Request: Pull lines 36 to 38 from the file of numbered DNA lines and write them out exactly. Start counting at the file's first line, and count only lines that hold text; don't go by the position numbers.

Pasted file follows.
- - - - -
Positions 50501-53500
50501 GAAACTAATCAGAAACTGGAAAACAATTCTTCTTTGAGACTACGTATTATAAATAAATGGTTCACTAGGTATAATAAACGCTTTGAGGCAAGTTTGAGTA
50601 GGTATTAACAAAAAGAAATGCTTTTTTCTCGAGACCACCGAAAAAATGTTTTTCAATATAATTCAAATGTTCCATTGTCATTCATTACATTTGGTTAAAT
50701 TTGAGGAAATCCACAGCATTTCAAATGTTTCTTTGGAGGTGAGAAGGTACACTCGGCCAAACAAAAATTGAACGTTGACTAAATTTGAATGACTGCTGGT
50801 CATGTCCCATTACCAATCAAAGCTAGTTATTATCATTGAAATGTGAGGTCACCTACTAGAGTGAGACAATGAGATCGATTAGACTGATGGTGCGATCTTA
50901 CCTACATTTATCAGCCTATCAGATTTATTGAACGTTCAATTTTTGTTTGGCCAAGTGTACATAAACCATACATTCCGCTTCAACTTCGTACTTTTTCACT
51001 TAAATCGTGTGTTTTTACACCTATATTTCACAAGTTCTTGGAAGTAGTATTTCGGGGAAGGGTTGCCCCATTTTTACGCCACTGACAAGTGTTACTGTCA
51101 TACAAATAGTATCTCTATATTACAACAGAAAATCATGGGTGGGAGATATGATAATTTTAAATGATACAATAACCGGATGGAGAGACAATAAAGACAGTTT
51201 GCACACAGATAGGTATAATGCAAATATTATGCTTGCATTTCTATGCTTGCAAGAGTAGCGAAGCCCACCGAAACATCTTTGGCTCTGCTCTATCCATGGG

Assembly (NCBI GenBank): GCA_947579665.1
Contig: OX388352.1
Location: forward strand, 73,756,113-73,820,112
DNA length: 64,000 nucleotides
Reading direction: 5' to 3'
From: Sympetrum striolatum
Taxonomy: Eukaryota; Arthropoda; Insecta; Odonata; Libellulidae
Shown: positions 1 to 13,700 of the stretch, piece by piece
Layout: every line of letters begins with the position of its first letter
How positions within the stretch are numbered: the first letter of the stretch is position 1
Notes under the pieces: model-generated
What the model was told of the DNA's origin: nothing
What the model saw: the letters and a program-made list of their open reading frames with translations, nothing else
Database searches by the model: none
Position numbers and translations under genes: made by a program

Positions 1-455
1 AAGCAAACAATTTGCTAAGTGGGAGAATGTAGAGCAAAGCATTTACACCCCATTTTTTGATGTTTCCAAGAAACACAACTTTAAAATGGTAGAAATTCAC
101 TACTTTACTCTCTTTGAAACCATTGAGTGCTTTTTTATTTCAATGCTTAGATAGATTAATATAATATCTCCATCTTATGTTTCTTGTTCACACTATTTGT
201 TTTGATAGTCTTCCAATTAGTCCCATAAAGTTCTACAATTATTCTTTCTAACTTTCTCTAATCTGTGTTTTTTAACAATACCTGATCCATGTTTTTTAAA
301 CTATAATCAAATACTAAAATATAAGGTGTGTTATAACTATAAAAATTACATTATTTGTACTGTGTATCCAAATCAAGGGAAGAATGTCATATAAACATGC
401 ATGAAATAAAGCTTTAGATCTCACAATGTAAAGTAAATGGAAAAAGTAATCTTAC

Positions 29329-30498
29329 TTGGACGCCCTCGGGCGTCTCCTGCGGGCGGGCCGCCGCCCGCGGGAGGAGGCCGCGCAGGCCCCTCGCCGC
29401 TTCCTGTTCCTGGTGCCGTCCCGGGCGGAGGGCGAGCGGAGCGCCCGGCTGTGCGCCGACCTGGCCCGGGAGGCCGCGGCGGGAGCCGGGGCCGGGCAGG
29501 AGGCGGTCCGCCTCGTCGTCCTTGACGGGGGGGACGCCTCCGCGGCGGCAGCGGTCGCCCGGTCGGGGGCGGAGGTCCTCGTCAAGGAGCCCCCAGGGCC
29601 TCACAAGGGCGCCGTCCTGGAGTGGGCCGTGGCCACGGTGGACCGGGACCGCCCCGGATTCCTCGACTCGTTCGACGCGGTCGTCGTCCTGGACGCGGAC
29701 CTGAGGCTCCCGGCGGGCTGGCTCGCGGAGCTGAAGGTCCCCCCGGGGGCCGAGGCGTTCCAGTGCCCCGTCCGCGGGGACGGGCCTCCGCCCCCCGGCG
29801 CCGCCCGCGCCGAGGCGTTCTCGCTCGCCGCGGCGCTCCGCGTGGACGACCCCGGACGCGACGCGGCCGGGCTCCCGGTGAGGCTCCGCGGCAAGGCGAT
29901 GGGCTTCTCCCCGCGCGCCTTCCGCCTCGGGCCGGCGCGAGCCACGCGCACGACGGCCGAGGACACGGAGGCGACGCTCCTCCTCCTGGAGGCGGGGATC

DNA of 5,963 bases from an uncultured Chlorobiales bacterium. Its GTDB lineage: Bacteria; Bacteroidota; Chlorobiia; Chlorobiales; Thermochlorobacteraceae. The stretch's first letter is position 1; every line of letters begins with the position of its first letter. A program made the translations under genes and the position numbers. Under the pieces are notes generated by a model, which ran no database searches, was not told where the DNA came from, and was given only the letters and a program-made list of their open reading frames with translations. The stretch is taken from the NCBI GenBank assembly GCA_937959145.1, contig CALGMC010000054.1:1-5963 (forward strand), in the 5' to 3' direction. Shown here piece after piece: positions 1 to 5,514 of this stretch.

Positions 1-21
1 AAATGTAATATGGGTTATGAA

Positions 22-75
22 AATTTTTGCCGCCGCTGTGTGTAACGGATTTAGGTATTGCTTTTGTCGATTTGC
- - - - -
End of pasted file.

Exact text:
29701 CTGAGGCTCCCGGCGGGCTGGCTCGCGGAGCTGAAGGTCCCCCCGGGGGCCGAGGCGTTCCAGTGCCCCGTCCGCGGGGACGGGCCTCCGCCCCCCGGCG
29801 CCGCCCGCGCCGAGGCGTTCTCGCTCGCCGCGGCGCTCCGCGTGGACGACCCCGGACGCGACGCGGCCGGGCTCCCGGTGAGGCTCCGCGGCAAGGCGAT
29901 GGGCTTCTCCCCGCGCGCCTTCCGCCTCGGGCCGGCGCGAGCCACGCGCACGACGGCCGAGGACACGGAGGCGACGCTCCTCCTCCTGGAGGCGGGGATC